ANC accused of spending R650 000 on Nquthu ‘election junket’


The Democratic Alliance in KwaZulu-Natal has accused of the African National Congress of spending as much as R650 000 in public funds, during a campaign for the Nquthu by-election.

The DA spokesperson for finance in that province, Francois Rodgers, said the money had been spent on radio advertising, transport, PA systems, food and a marquee.

The allegation is that R150 000 was spent on the marquee alone, at this particular function. Among some of the other alleged costs for this event are:

• R190 220 on radio advertising for the Nquthu event
• R48 000 on taxis to transport people to the event
• R55 632 to hire a Public Address System
• R100 000 on food packs for distribution to guests

“The Democratic Alliance is appalled by the finding that KwaZulu-Natal’s ANC government spent money set aside for the promotion of the province’s Budget Day on a party-related junket in Nquthu, just days before a fiercely contested by-election was due to take place,” said Rodgers.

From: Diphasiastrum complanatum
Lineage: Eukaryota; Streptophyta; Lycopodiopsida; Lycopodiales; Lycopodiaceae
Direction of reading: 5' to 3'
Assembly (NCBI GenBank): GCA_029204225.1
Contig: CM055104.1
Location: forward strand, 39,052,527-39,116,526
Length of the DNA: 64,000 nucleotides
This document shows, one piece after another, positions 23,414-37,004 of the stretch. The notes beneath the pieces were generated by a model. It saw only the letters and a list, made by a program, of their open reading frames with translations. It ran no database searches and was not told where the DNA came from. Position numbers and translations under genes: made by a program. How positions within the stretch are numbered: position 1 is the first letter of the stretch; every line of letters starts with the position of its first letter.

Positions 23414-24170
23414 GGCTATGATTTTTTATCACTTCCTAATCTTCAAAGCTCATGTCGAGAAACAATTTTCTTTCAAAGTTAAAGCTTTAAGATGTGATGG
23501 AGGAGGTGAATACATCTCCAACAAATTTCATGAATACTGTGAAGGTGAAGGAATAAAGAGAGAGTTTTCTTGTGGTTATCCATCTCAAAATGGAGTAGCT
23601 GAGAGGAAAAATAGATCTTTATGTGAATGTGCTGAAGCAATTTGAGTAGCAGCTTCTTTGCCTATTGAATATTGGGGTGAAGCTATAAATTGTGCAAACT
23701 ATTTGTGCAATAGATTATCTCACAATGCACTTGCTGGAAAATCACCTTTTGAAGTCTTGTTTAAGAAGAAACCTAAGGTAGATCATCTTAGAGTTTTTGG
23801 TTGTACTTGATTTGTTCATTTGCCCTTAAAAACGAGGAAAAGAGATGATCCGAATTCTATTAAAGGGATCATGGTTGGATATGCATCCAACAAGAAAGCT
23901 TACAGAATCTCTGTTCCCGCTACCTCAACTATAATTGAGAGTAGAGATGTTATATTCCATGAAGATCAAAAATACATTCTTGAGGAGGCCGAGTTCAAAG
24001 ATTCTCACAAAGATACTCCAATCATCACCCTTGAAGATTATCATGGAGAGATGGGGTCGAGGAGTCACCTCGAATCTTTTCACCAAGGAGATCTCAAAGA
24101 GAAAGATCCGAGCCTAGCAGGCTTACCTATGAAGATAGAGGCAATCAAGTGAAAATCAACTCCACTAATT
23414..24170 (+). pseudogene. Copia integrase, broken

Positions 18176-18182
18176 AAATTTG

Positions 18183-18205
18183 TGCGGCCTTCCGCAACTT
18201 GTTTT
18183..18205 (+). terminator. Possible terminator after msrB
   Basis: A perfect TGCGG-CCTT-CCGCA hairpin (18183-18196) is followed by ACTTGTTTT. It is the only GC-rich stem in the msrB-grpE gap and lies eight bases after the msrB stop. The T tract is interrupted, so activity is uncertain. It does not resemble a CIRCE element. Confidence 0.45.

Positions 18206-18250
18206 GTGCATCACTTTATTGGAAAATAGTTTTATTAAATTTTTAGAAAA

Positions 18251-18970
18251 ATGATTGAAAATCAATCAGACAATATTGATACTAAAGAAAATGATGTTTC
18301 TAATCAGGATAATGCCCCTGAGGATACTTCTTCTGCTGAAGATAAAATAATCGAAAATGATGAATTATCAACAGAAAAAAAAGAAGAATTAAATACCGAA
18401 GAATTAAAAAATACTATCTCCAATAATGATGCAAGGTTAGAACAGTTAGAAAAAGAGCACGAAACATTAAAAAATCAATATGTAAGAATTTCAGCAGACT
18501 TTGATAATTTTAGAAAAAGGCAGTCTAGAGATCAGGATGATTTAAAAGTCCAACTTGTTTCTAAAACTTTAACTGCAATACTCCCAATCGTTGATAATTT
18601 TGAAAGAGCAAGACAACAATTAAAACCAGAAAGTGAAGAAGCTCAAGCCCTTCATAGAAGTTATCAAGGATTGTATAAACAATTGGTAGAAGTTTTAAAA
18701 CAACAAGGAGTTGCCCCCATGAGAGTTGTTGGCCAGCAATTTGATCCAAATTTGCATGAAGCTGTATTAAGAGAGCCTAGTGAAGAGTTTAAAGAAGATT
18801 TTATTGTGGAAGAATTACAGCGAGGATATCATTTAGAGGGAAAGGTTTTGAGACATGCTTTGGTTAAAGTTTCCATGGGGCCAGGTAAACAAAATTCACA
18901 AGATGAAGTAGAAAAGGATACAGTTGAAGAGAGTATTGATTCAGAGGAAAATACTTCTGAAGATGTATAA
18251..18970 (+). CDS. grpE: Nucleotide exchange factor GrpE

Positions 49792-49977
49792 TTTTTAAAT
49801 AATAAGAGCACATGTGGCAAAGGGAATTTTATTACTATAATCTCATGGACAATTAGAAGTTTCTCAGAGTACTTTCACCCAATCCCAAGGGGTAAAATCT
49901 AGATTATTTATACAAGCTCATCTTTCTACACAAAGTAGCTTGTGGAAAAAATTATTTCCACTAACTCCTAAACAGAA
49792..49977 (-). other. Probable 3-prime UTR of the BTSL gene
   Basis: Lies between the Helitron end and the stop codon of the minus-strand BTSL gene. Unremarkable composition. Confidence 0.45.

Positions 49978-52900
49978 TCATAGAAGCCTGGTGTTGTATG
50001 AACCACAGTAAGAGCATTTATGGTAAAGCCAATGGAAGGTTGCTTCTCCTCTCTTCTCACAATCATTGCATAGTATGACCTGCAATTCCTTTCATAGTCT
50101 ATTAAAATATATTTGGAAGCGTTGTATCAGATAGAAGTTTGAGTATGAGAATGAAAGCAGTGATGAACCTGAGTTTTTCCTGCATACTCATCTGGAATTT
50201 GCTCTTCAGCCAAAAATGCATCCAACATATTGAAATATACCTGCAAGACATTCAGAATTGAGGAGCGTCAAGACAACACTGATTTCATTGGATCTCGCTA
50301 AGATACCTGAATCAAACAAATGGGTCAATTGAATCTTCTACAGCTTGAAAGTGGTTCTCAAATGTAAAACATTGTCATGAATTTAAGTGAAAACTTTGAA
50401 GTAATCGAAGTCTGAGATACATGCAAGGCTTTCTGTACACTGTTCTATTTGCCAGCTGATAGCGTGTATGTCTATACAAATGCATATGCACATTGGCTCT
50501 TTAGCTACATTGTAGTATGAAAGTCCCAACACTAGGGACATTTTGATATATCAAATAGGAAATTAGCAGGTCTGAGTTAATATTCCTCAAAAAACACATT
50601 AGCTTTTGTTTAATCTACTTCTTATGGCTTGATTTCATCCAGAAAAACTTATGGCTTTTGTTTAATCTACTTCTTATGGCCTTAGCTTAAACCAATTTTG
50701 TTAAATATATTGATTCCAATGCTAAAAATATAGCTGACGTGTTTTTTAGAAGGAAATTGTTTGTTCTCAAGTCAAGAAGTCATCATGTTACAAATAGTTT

The ANC went on to lose that election – they were actually at the receiving end of an absolute drubbing. If the allegations are true, this will be considered wasteful expenditure on multiple levels. The jury is out on whether the function in question was an election campaign though.

According to the governing party in that province, this was a Post Budget Outreach function.

“The one-day event, held under the guise of a ‘Post Budget Outreach’ function, saw the ANC spend R649 644 of taxpayers’ money on trying to win votes in the Nquthu area,” added Rodgers.

“The DA does not believe that the choice of venue and timing for this event are coincidental. Instead, this is a blatant and obscene abuse of the system by the ANC and is indicative of the desperate tactics it is willing to use to ‘buy’ votes and hold on to power.”

“The irony of this ploy is that the ANC walked away from the Nquthu by-election with a bloody nose, having been severely beaten. It is now clearer than ever that the immoral tactic of “one food parcel – one vote” has no traction with voters,” he said.